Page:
Kim said...

I saw the casting notice and totally applied to be on it! I haven't heard anything yet, but if I get called I'll invite you over ;)

Sarah from 20somethingcupcakes said...

Right up our alley! I need to find this.

Daniel said...

Don't forget that the crazy lady threw her burnt pavlovas at her guests! She came in second!

Lisa said...

Judy: Thank you. I don't feel brave, mainly because I usually cook for friends. Strangers, that's another story!

Casey: I think you'll like this.

Kim: That is so funny. Yes, invite me if you get picked!

Sarah: Yeah, it is, isn't it?

Daniel: Ah, yes. I forgot to mention she THREW burnt food at her dinner guests. And they seemed to enjoy that. Masochists.

brooklynite said...

I can't believe I've never seen this show.

Tender Branson said...

Dug the food out of the trash? I thought stuff like that only happened in the restaurant industry. Sounds hilariously trashy.

sgrafman said...

Just back from London, where I watched this show with a friend. She's hooked on the spite. I wondered why someone would choose to be on the show. It can't be for the money . . .

Lisa said...

Hi Sarah! Ha, I know...the prize isn't THAT much and like most reality shows, it's not very flattering. Still, though, it's a fun watch, as a viewer.

Emilia said...

Hello,

I live in the UK and this is one of our staple viewing pleasures. Some of the people on it are hilarious. The number of them who have never cooked the dishes before but think they will be able to do it under pressure is unbelievable.

I hope the American version will be available online when it's out so I can watch that too.

Lisa said...

Hi Emilia! I am totally hooked on it now--saw an episode last weekend where a guy (who happened to be a drag queen by profession) made a really nice meal and won. I'm looking forward to the American version as well, but it probably won't be as good, much like Gordon Ramsay's Kitchen Nightmares--a great show on BBC, but dreadful on FOX in the U.S.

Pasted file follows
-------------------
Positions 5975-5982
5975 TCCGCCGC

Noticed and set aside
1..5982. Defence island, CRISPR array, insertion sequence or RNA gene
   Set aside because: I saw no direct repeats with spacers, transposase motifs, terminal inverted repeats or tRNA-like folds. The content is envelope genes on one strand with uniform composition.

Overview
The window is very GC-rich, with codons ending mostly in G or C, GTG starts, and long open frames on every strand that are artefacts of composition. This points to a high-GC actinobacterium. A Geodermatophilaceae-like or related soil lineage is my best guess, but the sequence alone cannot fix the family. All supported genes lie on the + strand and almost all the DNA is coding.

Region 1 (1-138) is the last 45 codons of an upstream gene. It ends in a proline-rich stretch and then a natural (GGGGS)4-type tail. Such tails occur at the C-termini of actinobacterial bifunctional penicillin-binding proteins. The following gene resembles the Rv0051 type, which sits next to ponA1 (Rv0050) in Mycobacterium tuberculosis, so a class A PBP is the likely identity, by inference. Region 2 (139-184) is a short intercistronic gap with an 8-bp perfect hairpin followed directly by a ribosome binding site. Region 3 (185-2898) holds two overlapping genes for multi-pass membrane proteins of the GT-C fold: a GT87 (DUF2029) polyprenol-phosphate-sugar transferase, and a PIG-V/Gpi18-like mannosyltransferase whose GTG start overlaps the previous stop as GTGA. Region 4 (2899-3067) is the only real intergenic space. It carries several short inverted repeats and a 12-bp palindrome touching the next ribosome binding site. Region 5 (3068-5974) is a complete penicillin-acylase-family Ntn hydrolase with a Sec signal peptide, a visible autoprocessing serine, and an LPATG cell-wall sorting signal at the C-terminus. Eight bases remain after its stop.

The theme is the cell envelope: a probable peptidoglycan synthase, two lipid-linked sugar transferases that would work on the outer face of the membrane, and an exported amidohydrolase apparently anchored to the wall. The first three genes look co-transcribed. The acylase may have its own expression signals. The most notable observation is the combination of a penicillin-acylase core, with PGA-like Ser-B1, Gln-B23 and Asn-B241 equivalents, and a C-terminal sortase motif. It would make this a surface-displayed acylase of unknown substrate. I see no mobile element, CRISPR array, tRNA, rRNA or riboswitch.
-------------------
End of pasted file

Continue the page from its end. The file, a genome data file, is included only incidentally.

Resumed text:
Martha said...

Love, love love this show!

Im also in the UK and so have been familiar with it for a while now.

The prize money is just £1000 (about $1500) and so the show really is about the cooking and the local characters. (Guests are recruited from the same town/ city).

My favourites are the eccentric types- Have you seen CDWM in Preston where the woman served her starter, got terribly drunk and then went up to bed leaving her guests alone in her house to cook their own dinner? It was the BEST episode EVER! Breathlessly funny.

I also love the people who have never cooked but have seen it done on TV and really, how hard could it be? (Cooking skills can be gained through osmosis- ie watching Jamie Oliver or Rachel Ray- dont you know?!) They get into horrendous difficulties timing wise and guests sit amusing themselves well into the night waiting for over cooked steak and underdone potatoes.

I love the cheaters too- getting a chef 'friend' to come over and do the cooking!
Do you know if the US version will be the hour format or the 5 daily half hour shows over the week?